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Haematopoietic stem cells in spleen have distinct differentiative potential for antigen presenting cells.

Tan JK, O'Neill HC - J. Cell. Mol. Med. (2010)

Bottom Line: The ability of HSC in spleen to develop into L-DC was indicated by a strong bias in the subset size of these cells over other splenic APC subsets.This type of evidence supports a model whereby spleen represents an important site for haematopoiesis of this distinct DC subset.The conditions under which haematopoiesis of L-DC occurs in spleen, or the progenitors involved, will require further investigation.

View Article: PubMed Central - PubMed

Affiliation: Research School of Biology, The Australian National University, Canberra, Australia.

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Dendritic cell reconstitution by neonatal spleen HSC. Spleen (SPL) and bone marrow (BM) chimeras were prepared as described in Figure 1. For analysis of long-term (.25 week) reconstitution, spleens were collected, enriched for DC by depletion of T and B cells, and stained with antibodies specific for CD45.1, CD11c, CD11b, CD8 and MHC-II. Prior to flow cytometry, cells were incubated with propidium iodide (PI; 1 mg/ml) for gating of live (PI−) cells. C57BL/6J splenocytes were stained as a CD45.1− control. (A) Individual spleen APC subsets (L-DC, myeloid cells, CD8− cDC and CD8+ cDC) were gated as shown in Figure 1A and assessed for donor-cell (CD45.1+) composition. Numbers in gates indicate per cent positive cells. Labelled chimeras (*) indicate mice showing only partial donor reconstitution with some evidence of host-type cell development. (B) The relative prevalence of donor- to host-type cells was calculated for each spleen APC subset in animals showing partial donor reconstitution as indicated in Figures 1 and 2 (*). The fold-increase of donor- to host-type cells was calculated relative to CD8− cDC assigned a fold-increase of 1.0. Data represent mean 6 SE (n= 4). Cell subsets having significantly higher representation of donor- over host-type cells, compared with CD8− cDC, are indicated (*) (P≤ 0.02; Wilcoxon Rank Sum Test).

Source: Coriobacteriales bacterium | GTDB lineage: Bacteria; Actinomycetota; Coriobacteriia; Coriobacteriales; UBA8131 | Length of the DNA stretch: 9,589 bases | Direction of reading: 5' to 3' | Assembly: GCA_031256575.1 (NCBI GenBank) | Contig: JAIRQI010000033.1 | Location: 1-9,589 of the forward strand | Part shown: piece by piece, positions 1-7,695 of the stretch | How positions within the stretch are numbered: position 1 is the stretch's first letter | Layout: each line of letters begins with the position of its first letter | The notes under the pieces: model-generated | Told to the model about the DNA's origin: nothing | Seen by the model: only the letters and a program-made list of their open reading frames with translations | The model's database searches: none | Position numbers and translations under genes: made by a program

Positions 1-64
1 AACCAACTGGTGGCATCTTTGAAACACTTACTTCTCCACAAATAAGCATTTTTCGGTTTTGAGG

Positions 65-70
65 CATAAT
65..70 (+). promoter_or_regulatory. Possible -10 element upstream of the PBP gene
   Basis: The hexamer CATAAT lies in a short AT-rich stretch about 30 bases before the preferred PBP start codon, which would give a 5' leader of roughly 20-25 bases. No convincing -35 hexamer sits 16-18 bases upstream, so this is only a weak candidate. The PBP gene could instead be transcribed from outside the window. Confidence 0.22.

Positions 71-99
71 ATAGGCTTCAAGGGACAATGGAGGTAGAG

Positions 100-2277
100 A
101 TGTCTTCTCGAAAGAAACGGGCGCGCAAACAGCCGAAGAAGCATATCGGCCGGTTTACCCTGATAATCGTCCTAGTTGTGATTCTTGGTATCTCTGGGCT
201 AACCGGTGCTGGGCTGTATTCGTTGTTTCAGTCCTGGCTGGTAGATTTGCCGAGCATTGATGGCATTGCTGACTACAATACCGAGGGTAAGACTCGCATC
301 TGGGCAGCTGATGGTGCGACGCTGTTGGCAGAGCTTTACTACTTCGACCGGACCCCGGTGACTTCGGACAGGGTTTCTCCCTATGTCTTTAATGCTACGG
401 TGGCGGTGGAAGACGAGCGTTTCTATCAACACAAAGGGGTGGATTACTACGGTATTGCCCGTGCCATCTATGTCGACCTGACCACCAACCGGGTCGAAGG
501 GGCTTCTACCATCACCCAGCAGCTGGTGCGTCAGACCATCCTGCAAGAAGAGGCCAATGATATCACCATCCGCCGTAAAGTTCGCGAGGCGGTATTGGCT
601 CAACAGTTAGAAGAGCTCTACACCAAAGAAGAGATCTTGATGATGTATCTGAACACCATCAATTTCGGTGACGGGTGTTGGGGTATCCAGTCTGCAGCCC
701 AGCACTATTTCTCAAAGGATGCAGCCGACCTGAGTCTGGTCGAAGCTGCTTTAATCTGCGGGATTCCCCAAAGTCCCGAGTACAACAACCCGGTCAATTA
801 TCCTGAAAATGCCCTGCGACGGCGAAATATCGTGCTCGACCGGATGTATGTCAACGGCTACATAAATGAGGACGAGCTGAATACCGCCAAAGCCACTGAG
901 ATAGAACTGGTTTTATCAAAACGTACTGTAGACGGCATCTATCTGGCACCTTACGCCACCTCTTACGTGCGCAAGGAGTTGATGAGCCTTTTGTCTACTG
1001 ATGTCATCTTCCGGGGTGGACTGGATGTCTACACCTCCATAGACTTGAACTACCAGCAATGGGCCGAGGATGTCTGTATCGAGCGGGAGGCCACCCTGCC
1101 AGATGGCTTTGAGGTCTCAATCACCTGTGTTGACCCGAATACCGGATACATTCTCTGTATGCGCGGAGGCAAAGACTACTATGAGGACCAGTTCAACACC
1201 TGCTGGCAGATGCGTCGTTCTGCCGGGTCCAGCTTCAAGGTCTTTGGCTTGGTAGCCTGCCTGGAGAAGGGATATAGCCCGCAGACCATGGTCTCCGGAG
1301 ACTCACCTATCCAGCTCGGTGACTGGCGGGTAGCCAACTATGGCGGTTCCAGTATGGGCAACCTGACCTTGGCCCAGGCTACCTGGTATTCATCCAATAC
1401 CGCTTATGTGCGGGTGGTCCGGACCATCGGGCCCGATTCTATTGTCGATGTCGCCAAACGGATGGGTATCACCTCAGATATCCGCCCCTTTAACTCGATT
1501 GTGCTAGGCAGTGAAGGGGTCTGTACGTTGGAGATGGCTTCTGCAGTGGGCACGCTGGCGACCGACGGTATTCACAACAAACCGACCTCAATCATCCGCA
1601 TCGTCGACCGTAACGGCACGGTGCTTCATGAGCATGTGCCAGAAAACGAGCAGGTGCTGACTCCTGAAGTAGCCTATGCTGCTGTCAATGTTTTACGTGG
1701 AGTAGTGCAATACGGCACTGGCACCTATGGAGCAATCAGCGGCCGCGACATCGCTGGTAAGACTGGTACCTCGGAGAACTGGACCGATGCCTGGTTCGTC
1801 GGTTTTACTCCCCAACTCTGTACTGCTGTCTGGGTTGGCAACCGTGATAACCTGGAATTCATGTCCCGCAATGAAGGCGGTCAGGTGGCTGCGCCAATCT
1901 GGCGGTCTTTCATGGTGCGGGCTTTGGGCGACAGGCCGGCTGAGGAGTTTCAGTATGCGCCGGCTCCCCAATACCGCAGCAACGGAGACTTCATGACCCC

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fig02: Dendritic cell reconstitution by neonatal spleen HSC. Spleen (SPL) and bone marrow (BM) chimeras were prepared as described in Figure 1. For analysis of long-term (.25 week) reconstitution, spleens were collected, enriched for DC by depletion of T and B cells, and stained with antibodies specific for CD45.1, CD11c, CD11b, CD8 and MHC-II. Prior to flow cytometry, cells were incubated with propidium iodide (PI; 1 mg/ml) for gating of live (PI−) cells. C57BL/6J splenocytes were stained as a CD45.1− control. (A) Individual spleen APC subsets (L-DC, myeloid cells, CD8− cDC and CD8+ cDC) were gated as shown in Figure 1A and assessed for donor-cell (CD45.1+) composition. Numbers in gates indicate per cent positive cells. Labelled chimeras (*) indicate mice showing only partial donor reconstitution with some evidence of host-type cell development. (B) The relative prevalence of donor- to host-type cells was calculated for each spleen APC subset in animals showing partial donor reconstitution as indicated in Figures 1 and 2 (*). The fold-increase of donor- to host-type cells was calculated relative to CD8− cDC assigned a fold-increase of 1.0. Data represent mean 6 SE (n= 4). Cell subsets having significantly higher representation of donor- over host-type cells, compared with CD8− cDC, are indicated (*) (P≤ 0.02; Wilcoxon Rank Sum Test).